President-elect Donald Trump finds himself in a unique position following his unexpected win.
With zero parliamentary experience to rely on, he has just over two months to prepare before being sworn into the highest office of the land. But he also has of lawsuits looming over his head.
The most pressing one is due to go to trial at the end of the month and is part of class action fraud case filed against Trump University.
Former students are claiming they were duped out of tens of thousands of dollars after signing up to the University’s real estate seminars under false pretences. They say the courses were advertised as containing Trump’s personal industry “secrets” and taught by people “hand-picked” by the businessman.
Trump’s defence argues however, that these ideas were no more than marketing “”.
Although Trump himself will not need to be present for all proceedings, it seems likely he will be called in to testify by both the plaintiffs and his own defence team.
Besides this case, the businessman-turned-politician has a number of other legal proceedings related to him in the pipeline, including one brought forward by a Trump golf course employee who she lost her job after raising accusations of sexual harassment.
A class action against unsolicited text messages that were allegedly sent to people’s phones during Trump’s presidential campaign was filed in April, and just last month a female political consultant put forward a $4 million .
Trump himself has also instigated legal action recently, including against two celebrity chefs who went back on plans to open restaurants in one of his hotels after he made disparaging comments about Mexican people.
Trump has also threatened to the women who have come forward to accuse him of sexual assault or inappropriate behaviour during his campaign, some of who say they will counter sue if he does so.
Earlier this year, a USA Today into Trump’s legal history found that he had been involved in at least 3,500 legal actions over the last 30 years – an unprecedented number for any former presidential candidate let alone President Elect.
The dealings ranged from defamation cases to tax disputes and real estate litigation. And his legal battles won’t necessarily end once he is sworn into office on January 20, as presidents aren’t protected from facing legal proceedings that regard actions which took place before they entered office.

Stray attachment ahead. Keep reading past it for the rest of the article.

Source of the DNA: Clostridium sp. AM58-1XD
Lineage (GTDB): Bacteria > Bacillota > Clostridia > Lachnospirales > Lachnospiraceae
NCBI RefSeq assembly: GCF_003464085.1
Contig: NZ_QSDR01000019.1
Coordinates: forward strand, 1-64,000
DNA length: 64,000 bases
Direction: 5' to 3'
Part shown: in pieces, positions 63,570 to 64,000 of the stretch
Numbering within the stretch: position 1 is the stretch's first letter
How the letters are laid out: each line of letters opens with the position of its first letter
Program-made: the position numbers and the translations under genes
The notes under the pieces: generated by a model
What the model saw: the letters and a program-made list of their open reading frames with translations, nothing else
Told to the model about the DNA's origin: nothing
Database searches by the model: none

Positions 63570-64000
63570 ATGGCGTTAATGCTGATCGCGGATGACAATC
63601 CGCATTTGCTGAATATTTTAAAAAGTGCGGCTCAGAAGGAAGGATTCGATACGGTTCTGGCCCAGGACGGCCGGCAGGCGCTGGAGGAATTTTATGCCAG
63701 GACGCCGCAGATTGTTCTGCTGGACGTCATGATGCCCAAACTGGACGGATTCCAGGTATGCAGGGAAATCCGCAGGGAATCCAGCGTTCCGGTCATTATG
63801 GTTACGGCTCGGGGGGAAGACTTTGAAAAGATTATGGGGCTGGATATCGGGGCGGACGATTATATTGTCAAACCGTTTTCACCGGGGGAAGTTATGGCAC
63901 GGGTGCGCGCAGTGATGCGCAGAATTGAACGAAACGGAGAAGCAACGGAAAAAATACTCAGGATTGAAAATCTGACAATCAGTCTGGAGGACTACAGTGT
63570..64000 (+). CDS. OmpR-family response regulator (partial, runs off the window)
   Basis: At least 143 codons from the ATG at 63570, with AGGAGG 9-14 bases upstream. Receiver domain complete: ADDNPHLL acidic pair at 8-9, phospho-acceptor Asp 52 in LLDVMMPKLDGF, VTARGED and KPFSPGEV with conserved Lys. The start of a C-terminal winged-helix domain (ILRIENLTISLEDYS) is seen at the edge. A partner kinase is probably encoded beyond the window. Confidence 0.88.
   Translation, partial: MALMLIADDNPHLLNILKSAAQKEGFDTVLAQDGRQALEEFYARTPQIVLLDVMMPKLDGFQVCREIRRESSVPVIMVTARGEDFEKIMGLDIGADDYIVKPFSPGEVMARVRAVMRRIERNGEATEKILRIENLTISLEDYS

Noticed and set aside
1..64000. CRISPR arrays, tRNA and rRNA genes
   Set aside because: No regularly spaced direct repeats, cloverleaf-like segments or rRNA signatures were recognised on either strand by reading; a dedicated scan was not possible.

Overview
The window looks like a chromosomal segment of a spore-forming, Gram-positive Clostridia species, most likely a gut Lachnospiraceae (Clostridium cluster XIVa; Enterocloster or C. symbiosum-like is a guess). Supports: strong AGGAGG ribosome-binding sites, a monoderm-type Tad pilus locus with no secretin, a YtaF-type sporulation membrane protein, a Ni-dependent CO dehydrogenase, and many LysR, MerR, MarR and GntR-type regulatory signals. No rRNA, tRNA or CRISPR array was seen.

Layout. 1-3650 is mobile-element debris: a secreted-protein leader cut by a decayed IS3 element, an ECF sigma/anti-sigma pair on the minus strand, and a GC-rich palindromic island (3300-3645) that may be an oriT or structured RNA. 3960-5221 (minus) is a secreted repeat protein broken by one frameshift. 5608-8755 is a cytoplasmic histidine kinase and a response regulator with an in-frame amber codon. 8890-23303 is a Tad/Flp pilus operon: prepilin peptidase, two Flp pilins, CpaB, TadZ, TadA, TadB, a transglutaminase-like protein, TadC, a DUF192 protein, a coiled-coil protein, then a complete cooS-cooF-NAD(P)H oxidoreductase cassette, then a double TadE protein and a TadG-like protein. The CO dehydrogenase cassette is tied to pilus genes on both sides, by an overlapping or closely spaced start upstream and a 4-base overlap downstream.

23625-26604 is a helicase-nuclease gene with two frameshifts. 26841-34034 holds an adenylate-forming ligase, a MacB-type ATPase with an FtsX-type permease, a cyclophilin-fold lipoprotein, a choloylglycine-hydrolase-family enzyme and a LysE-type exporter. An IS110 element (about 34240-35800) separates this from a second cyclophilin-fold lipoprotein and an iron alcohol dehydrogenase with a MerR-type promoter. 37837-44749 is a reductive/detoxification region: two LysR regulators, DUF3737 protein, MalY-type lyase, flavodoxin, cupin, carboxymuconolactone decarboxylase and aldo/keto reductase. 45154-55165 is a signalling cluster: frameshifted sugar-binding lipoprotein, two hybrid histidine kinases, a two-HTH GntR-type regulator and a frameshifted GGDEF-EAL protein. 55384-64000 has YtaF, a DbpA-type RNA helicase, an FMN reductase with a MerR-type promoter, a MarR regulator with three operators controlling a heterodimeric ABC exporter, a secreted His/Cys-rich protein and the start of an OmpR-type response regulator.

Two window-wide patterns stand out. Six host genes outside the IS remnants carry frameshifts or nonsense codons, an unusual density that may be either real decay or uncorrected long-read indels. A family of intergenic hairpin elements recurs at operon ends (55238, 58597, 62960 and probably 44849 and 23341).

Presidents John F. Kennedy, Richard Nixon and Bill Clinton, all had cases brought against them while they were serving, however the court does make exceptions for the president's schedule.
Could it be enough to get him out of office?
The ramifications of Trump’s litigious battles could potentially have the ability to derail his presidential career as a court conviction for fraud – as is possible with the Trump University case – could give parliament an avenue to pursue an impeachment and remove him from office.
“If the fraud and racketeering allegations against President-elect Trump are true, he is legally impeachable for high crimes or misdemeanors,” Christopher Peterson, University of Utah law professor tells .
However impeachment proceedings need to be brought by the House of Representatives and trialled by the Senate, both of which will now be Republican held, making that scenario highly unlikely.
Interestingly, financial writer and commentator Jim Grant said this week that he would be voting for Vice President-elect Mike Pence despite not favouring Trump because “there's always hope for impeachment after the election. So we get rid of Trump and get Pence.”
His logic was based on the idea that Trump is so disliked by many Republicans that they could jump on any impeachable offence he commits in office as an opportunity to replace him with his second in command.
In fact, a local radio host in March that, “They’ll be talking impeachment on day two, after the first Trump executive order.”
The constitution that, “the President, Vice President and all civil officers of the United States, shall be removed from office on impeachment for, and conviction of, treason, bribery, or other high crimes and misdemeanors,” and it’s those “high crimes and misdemeanors” that can lend themselves to some interpretation.
There is also currently a Change.org to impeach Trump, but it seems to have no legal grounding.